Liechtenstein – big things come in small packages

We had our coldest night yet on our Europe Roadtrip with the temperature dropping below zero. It was so cold that the condensation on our ceiling froze solid and the metal bars had mini icicles hanging down. When we went to open the door to watch the sunrise over the lake and mountains we realised we were locked in. The door seals had totally frozen closed and we were basically trapped. We turned Pablo’s heaters on, put on a brew, and scraped the thick ice off the inside of our windows.

Eventually it eased up and we were free! And what a view we had; the sky had a few pink clouds above the snowy peaks and fog hovered in patches over the lake.

We had a long day ahead of us and planned to drive west over at least two passes in an attempt to beat the snow. Before we set off though, we drove back to a snowy area we’d spotted yesterday which was between the forest and looked ideal for more table sledging. Once there we realised it was groomed for cross country skiing, perfect! We had no problems with the front sinking in this time and flew down the hill. It was all fun and games till an actual skier came by and looked rather disapprovingly at us big kids so we headed off and thawed our hands in Pablo.

We set off towards Flim’s, but as we took the steep road up we saw a sign saying a pass was closed ahead. I was frantically flapping through my map to see if it was one we needed and Craig was plying uphill till we finally found a pullout. As soon as we did, a police car appeared behind us and asked to see our documents. Our second police encounter in less than 12 hours. We asked them about the pass and they actually said it was open, so I questioned this and one got on his walky-talky and revealed that yes it was closed and our route was rather fucked.

Back to the drawing board, we had a choice of heading in a big V, south and back north, which involved a 2000m pass, probably not a wise choice due to it potentially being closed. Or head north west, much safer in terms of the roads being open but probably less scenic. We opted for the later option and realised it went within a few kilometres of Liechtenstein so decided to detour to the pint sized country.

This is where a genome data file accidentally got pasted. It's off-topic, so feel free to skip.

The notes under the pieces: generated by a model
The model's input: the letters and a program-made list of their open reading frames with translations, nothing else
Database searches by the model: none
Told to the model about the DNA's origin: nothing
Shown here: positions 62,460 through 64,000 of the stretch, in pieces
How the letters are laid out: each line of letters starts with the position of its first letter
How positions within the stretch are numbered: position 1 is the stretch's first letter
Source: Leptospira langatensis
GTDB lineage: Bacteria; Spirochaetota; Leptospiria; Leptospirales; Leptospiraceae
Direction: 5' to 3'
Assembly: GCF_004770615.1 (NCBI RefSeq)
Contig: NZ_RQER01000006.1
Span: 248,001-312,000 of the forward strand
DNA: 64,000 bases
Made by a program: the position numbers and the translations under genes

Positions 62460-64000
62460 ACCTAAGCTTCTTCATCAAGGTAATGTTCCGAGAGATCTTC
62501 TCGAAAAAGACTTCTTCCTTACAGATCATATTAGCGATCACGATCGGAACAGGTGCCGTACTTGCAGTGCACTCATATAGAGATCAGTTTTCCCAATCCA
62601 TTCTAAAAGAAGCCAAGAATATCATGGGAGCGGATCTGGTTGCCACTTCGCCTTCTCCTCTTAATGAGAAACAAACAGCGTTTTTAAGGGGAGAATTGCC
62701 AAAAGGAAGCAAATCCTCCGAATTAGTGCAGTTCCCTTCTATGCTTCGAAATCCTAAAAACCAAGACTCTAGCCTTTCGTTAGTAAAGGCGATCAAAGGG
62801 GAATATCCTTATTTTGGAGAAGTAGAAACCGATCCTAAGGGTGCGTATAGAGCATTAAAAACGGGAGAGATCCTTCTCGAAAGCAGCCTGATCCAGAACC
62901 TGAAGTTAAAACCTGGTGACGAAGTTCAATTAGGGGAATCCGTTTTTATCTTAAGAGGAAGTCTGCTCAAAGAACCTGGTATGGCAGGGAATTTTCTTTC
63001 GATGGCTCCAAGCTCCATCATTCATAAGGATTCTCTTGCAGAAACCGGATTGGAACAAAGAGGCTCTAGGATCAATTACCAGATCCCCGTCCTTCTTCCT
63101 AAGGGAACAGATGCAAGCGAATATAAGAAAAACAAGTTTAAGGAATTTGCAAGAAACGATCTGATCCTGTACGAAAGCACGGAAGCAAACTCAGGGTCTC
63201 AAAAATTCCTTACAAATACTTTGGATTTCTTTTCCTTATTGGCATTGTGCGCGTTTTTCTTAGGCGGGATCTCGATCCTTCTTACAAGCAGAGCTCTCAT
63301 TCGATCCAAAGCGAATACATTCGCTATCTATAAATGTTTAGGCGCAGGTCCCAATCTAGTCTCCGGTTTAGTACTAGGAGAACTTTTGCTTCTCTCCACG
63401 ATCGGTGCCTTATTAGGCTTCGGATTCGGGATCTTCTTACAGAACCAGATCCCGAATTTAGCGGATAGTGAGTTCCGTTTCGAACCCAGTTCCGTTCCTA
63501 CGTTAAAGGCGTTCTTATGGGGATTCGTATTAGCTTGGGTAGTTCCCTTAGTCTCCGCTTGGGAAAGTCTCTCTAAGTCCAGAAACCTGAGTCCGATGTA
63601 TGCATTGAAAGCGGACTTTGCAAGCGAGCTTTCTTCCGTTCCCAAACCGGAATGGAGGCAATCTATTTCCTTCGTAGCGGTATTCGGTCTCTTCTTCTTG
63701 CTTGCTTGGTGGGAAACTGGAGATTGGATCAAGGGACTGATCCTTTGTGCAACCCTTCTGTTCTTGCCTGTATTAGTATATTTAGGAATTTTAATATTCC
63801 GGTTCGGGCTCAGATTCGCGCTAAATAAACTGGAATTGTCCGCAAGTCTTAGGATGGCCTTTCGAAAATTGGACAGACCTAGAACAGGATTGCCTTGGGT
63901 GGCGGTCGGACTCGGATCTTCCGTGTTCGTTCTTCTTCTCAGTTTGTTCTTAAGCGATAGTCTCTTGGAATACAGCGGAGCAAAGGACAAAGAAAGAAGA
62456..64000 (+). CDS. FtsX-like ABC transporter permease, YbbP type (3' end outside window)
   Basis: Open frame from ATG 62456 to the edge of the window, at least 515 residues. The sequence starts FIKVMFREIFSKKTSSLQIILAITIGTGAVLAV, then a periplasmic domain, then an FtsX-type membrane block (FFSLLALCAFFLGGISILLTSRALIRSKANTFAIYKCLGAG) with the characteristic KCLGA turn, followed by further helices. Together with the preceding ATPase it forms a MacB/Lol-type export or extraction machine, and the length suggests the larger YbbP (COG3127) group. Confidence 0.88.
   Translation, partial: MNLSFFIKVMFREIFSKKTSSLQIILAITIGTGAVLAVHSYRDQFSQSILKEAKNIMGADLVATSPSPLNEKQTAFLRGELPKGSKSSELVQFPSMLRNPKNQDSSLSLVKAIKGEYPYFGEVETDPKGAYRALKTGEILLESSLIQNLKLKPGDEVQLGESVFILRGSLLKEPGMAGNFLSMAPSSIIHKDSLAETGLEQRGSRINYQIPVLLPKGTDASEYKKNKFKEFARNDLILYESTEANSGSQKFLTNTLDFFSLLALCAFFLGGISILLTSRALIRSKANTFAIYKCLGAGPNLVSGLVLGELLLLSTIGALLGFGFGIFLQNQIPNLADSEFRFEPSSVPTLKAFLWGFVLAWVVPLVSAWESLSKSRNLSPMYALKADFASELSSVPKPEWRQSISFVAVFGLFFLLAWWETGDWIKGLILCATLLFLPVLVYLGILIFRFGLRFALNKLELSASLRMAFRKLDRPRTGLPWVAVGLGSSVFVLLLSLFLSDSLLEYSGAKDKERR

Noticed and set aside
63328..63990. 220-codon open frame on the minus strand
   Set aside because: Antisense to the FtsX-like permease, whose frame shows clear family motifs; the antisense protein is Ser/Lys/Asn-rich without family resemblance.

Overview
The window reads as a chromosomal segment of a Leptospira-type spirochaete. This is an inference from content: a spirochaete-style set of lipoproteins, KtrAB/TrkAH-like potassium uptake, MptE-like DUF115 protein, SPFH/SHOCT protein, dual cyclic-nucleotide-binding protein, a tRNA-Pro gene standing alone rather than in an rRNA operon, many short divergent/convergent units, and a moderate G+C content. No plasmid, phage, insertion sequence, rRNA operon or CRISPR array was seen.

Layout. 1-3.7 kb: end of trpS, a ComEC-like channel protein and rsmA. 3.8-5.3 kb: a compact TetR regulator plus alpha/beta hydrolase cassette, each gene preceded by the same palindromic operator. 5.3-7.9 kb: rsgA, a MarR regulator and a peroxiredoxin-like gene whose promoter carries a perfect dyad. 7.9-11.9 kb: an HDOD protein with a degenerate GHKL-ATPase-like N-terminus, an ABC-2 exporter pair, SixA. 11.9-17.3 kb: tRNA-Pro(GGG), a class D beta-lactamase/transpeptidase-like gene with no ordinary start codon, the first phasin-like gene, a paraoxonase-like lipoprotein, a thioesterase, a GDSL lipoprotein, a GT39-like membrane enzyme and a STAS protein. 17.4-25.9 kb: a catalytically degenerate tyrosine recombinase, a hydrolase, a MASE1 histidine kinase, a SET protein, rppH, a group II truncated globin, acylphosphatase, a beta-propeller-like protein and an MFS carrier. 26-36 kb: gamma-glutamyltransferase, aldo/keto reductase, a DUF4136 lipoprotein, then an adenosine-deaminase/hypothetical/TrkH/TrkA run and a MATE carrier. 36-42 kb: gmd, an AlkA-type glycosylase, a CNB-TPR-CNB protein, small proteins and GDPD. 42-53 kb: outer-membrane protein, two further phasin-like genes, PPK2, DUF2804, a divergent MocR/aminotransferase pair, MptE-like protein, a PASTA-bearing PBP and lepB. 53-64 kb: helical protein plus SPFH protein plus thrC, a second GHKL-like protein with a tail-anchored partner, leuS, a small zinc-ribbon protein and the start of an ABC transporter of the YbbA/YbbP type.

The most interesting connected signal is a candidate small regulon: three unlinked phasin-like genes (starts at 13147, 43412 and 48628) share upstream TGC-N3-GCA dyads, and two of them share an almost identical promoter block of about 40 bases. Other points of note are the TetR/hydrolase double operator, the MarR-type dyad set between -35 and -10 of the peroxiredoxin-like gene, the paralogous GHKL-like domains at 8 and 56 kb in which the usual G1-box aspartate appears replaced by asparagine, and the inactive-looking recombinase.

We were really gutted that we couldn’t drive the pass and were going to miss out on snowy summits. But it turned out to be a blessing in disguise as the views were incredible. We passed beautiful vineyards and four pyramid like mountains rose ahead of us.

The border into Liechtenstein was rather uneventful and just had a flag for each country. We drove up to Vaduz, the so called Capitol. I don’t quite understand Liechtenstein, it’s a country, but it’s also called a principality. It’s tiny whatever it is, just 24km long by 12km wide (at its widest point). The current Prince, Hans-Adam II of Liechtenstein and the Princess Marie reside in a beautiful 700 year old turreted castle above Vaduz. The town itself was ugly and modern, not what we’d expected. But on such a beautiful day we wanted to be hiking in the mountains instead of walking around a town so drove up a steep road and did a loop walk. It wasn’t a very interesting trail and followed the road for quite a chunk, but it was a nice mix of pastures, forest, steep mountains and wooden alpine houses.

After the steep drive back down and into Switzerland Pablo’s squeaking was driving us mad. We poured water over the wheel to cool the brakes down and it steamed. So we decided we best revisit a garage and get her seen to before the weekend. We found a Toyota mechanics and they said they’d take a look but we’d have to pay, which was frustrating as we knew the part that needed fixing. Anyway, they found nothing wrong and said it all looked fine, which was even more annoying as we had to pay for an inspection yet we were back at square one. We’ve done all we can, we’ve taken her to two mechanics, all we can do now is take it easy and enquire in the next Nissan we find. We paid €15 this time – on the plus side we were given a free creamy coffee each and that’s probably the price a coffee costs in Switzerland.

The next day we made it to Lucerne without hardly touching the brakes and Pablo was doing great! The city was in a beautiful location on the shores of a clear lake and backed by impressive alps. We wondered along cobbled lanes and admired the many 15th century buildings painted in murals. The River Reuss was lined with pastel coloured buildings and cafΓ©s spilled out towards the waterfront. The city is best known for its two covered bridges that cross the river and date back to the 14th century. It was a really pretty city and a joy to walk around as everything was festive with Christmas decorations everywhere.

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